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Free 5 Exercise Golf Warm-Up

This routine is a quick and easy way to get your body prepared for golf practice or play, or working out. It can also be done as a daily mobility routine.

On the Fit For Golf App there are much more in depth warm-up and mobility routines, plus strength and power routines. This FREE routine is just to give you a taste.

I recommend performing 10 exercises of each exercise for 1 or 2 sets. On the exercises where there is movement in two different directions, do 10 reps in each direction.

Note: Save this link to quickly access the warm up for future use.

1. Forwards & Backwards Bending

Targets: Hamstrings and back

Instructions: Extend your arms overhead and reach back behind you as far as you can. Pause for a second, then bend forward and reach towards the ground. A little bit of knee bend is fine, but try to keep it limited so that you get a nice strength on the hamstrings. Don’t worry if you can’t get all the way there, just go as far as you can. Pause for a moment, and repeat the full movement. On each rep, try to go a little bit further than the last.

2. Assisted Deep Squat

Targets: Ankle, knee, hip joints, and the surrounding muscles

Instructions: Set up with your feet a little bit wider than shoulder width apart, with your toes turned slightly outward. Keeping your heels on the ground, drop your hips as low as you can. The dowel rod (or golf club) can be used to relieve some of the pressure on your lower body, help keep your torso more upright, and increase the depth to which you squat down. Pause for a second or two in the bottom position, then return to the start position. If you struggle with depth in this exercise try putting a 2x4 or book under each heel. If you feel up to it, you can also remove the stick being used for assistance.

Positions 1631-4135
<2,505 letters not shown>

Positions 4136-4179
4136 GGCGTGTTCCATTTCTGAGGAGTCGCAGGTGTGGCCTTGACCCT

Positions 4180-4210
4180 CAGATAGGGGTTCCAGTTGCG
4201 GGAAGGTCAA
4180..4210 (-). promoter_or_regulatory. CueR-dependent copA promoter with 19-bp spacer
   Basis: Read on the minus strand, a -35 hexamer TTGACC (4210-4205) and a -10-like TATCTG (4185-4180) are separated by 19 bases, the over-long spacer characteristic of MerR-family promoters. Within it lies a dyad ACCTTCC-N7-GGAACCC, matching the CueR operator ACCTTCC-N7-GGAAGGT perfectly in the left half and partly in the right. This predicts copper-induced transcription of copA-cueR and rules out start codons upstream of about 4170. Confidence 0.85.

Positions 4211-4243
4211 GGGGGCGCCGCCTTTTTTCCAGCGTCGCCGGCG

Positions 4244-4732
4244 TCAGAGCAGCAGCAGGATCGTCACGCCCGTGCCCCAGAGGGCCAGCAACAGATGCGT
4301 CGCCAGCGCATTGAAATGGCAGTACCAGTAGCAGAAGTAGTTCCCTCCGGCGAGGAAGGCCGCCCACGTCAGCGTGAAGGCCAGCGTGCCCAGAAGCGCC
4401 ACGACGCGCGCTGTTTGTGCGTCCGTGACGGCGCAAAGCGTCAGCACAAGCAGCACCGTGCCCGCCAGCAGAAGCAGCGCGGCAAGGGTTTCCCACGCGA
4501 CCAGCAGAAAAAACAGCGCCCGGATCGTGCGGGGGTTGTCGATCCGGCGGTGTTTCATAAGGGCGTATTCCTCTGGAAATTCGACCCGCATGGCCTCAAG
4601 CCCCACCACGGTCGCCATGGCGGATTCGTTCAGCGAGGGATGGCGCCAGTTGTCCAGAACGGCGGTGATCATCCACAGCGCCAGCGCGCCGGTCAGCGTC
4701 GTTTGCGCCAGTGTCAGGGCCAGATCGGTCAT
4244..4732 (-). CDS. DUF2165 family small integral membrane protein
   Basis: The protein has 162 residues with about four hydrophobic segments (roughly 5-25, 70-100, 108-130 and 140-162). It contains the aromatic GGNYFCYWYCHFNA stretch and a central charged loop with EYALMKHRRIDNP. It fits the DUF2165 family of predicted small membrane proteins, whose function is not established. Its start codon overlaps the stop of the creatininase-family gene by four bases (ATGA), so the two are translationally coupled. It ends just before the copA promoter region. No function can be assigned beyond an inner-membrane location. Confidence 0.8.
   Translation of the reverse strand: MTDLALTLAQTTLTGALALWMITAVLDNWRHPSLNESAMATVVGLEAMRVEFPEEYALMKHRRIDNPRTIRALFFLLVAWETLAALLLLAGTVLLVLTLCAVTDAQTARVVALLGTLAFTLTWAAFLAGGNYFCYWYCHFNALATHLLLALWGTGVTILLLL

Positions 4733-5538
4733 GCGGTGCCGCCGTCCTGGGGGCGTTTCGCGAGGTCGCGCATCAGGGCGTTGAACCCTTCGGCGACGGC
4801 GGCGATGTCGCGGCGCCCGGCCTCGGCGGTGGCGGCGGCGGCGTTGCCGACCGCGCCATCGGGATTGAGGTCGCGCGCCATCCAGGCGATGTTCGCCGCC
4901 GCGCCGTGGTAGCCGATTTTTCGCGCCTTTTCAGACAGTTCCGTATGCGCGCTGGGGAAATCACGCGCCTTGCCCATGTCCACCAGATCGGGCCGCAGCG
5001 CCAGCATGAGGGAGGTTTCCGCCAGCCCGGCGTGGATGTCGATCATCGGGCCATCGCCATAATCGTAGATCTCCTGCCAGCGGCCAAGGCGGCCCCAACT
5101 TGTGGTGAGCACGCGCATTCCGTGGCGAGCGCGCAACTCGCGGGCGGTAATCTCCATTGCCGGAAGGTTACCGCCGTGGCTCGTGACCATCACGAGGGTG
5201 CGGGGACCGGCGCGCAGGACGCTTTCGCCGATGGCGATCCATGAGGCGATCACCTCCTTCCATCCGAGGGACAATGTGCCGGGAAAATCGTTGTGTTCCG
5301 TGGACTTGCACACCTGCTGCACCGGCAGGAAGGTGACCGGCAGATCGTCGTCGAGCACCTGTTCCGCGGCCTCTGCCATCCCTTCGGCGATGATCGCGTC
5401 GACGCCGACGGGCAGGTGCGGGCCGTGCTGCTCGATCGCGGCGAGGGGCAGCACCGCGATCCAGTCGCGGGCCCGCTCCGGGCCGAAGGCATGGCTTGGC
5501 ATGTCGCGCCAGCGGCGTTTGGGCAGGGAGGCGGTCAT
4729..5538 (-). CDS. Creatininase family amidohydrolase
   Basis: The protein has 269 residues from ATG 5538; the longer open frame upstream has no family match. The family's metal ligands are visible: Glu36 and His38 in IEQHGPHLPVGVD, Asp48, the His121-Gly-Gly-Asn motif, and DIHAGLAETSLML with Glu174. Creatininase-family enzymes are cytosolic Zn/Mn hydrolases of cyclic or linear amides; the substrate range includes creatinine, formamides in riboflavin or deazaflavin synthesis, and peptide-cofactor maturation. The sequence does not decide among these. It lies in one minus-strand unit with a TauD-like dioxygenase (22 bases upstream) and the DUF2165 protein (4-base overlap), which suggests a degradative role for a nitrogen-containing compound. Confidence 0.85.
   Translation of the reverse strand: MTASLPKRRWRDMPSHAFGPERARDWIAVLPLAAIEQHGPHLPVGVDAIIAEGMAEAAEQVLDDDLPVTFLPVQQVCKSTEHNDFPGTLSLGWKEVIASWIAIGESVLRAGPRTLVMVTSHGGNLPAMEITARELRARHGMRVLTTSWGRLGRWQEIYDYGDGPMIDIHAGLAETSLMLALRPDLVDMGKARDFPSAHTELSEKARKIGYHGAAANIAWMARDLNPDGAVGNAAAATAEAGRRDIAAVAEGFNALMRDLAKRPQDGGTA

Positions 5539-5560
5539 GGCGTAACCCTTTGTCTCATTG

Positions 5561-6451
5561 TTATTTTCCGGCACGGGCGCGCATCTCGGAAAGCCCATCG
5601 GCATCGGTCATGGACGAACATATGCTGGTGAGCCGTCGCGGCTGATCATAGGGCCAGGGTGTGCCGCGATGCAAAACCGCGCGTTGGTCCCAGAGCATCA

3. Isolated Pelvis Turn

Targets: Pelvis & Torso separation, oblique & hip mobility.

Instructions: Set up in golf posture and lightly press a stick or golf club into the ground. You can also put your hands on a table or the back of a chair. This will help keep your upper body anchored in place. From this set up position, simply rotate your pelvis as far as you can left and right. There will also be some movement at the knees. In general, this is an exercise that elite golfers tend to be able to do extremely well, but less skilled golfers struggle with. This is partly due to coordination and partly due to mobility. Both can be improved with practice.

4. Isolated Shoulder Turn

Targets: Pelvis & Torso Separation, thoracic spine rotation

Instructions: Set up in golf posture then back up a couple of steps until your glutes touch the wall. The wall will give you feedback about the movement of your hips. Rotate your chest as far as you can in each direction keeping both of your glutes on the wall at all times. You will find that as you turn to the right, your left glute will try to come off the wall, and vice versa. In this exercise we are trying to isolate thoracic rotation aka shoulder turn, so we do not want this to happen. Many people are surprised with how little shoulder turn they have when they isolate it in this fashion. Improving this will likely be beneficial for your golf swing.

5. Arm circles

Targets: Shoulder mobility

Instructions: Keeping your elbows extended, perform an arm circle through as big a range of motion as you can. Try to have your bicep clip your ear on each rep. Notice the slow and controlled tempo in the video. This is a common exercise, but one often done in a fashion that results in no mobility benefit. Perform the movement slowly and with control, challenging the range of motion at the shoulders as much as possible in each rep, keeping the elbows extended, and resisting arching at the lower back.